A Great Summer Soup
Quenches a Summer Thirst
The Roman legions stationed in Iberia were fond of a soup that helped them stay on their feet in the hot, arid summers. Every legionnaire was issued a ration of a pound of bread each day, and if he had some left over and stale the next he would mash it along with olive oil, garlic, salt and vinegar to make a refreshing bowl of energy food.
The Romans went home when the Germanic tribes overran the western empire, but the Iberians, who later became the Spaniards and Portuguese, had by then adopted and adapted some of their ways. In Andalusia, one of those was that dish. They added summer vegetables to it, and after their conquest of the New World tomatoes, to make what is now called gazpacho, a liquid salad known the world over. It is famous as thirst quenching, refreshing, nourishing, replenishing as vitamins, minerals, calories and enzymes leach from you on a hot summer day. It can be served in bowls, or if made thinner mugs or glasses. Every sidewalk cafe in Andalusia offers it so you can stop at an open air table for a few minutes, renew your vigor, and go on about your business. Everyone has his own version. There are red ones, white ones, green ones, thick ones, thin ones, spicy ones, mild ones. Gazpacho is a great dish for experimentation. The only rules are to use fresh, ripe ingredients, and to use what you have that is local and in season.
In this weather, it's a good thing to have in the refrigerator here in America, too. Here is an old Andalusian recipe for it, a traditional and basic one built directly on the ancient Roman dish.
I made this one to have as a summer soup. You can thin it out enough to put it in a mug, carry it out onto the deck, and drink it to restore your electrolytes. You can even make it thinner yet, put it in a bottle, and take it to work with you for a great break snack or dieter's lunch.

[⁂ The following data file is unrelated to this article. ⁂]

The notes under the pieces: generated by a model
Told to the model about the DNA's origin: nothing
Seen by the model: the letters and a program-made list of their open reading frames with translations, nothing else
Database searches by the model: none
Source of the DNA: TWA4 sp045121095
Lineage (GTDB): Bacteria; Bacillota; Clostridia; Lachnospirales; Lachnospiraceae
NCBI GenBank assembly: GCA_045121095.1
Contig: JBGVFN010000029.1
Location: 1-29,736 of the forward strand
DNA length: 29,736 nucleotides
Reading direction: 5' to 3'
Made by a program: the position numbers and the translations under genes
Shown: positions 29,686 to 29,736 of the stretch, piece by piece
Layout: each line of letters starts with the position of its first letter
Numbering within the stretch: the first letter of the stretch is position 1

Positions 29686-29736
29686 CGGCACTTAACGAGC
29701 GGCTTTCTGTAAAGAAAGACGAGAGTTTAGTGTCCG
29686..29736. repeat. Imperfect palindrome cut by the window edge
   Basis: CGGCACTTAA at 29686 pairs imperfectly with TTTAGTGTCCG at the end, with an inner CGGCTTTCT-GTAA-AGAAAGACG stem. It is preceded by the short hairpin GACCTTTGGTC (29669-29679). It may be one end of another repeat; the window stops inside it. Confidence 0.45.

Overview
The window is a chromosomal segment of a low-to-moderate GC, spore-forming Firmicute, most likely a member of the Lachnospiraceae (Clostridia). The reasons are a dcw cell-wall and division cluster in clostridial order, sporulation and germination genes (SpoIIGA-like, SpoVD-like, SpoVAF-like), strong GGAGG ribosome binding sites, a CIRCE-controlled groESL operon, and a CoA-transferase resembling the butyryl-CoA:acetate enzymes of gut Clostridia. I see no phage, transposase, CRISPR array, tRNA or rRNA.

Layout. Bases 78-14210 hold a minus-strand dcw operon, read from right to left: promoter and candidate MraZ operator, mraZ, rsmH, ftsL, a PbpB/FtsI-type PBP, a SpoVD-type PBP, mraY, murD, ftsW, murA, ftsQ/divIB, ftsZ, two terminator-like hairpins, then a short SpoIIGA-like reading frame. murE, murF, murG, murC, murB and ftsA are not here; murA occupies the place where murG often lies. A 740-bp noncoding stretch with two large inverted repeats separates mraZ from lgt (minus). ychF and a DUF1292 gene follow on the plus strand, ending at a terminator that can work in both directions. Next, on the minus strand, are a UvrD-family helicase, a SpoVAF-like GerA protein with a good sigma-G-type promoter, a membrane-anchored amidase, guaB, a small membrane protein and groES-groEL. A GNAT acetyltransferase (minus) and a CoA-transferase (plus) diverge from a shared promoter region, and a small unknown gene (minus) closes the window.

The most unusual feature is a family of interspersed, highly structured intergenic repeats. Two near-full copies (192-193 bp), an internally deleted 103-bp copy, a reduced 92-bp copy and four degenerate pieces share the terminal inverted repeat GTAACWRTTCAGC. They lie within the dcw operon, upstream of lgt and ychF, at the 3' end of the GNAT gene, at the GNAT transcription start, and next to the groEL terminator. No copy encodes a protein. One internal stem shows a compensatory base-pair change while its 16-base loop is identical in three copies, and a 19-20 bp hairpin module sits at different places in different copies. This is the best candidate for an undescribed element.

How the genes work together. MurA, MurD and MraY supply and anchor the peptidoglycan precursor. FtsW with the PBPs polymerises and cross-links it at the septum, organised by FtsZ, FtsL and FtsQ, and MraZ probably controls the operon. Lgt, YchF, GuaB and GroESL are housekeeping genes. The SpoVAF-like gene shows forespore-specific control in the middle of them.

Good garnishes are diced tomato, croutons, slices of cucumber, plain yoghurt, chopped bell pepper (which some people put into their gazpacho when they're making it), or for something special as shown below a few basil leaves just picked from your kitchen garden.
Ready to rock
- ½ pound stale bread, Herb bread is great here
- 2 Nice, ripe garden tomatoes
- 1 medium cucumber, English cukes are best, I think
- 2 garlic cloves, chopped or crushed
- 1 pinch cumin (if you want it)
- 1½ cups cool water
- 1 medium Spanish onion
- 3/4 cup olive oil
- 2 Tbl red wine vinegar
- 2 tsp good salt, "Good" means no additives
Ready to eat
How to make it
- Tear your stale bread into chunks and soak it in water for ten minutes. Add just enough water to do the job. Too much will make a thin soup. Best to do that to it later if you want it that way.
- While the bread is soaking up the water, coarsely cut up the cucumber, tomatoes and onion. Peel the garlic. I just hit it with the flat of the knife, but you can chop it up if you like. Add all the rest of the ingredients.
- Put everything into your handy dandy food processor and let 'er rip. Pulse it until it's as smooth as you want it to be. I like some texture in it myself, but your mileage may vary. It's your gazpacho, so do it as you like.
- Taste it and correct the seasoning. Add water if you want it thinner. You're done! Put it in something refrigeratable and you've got the summer heat beat.
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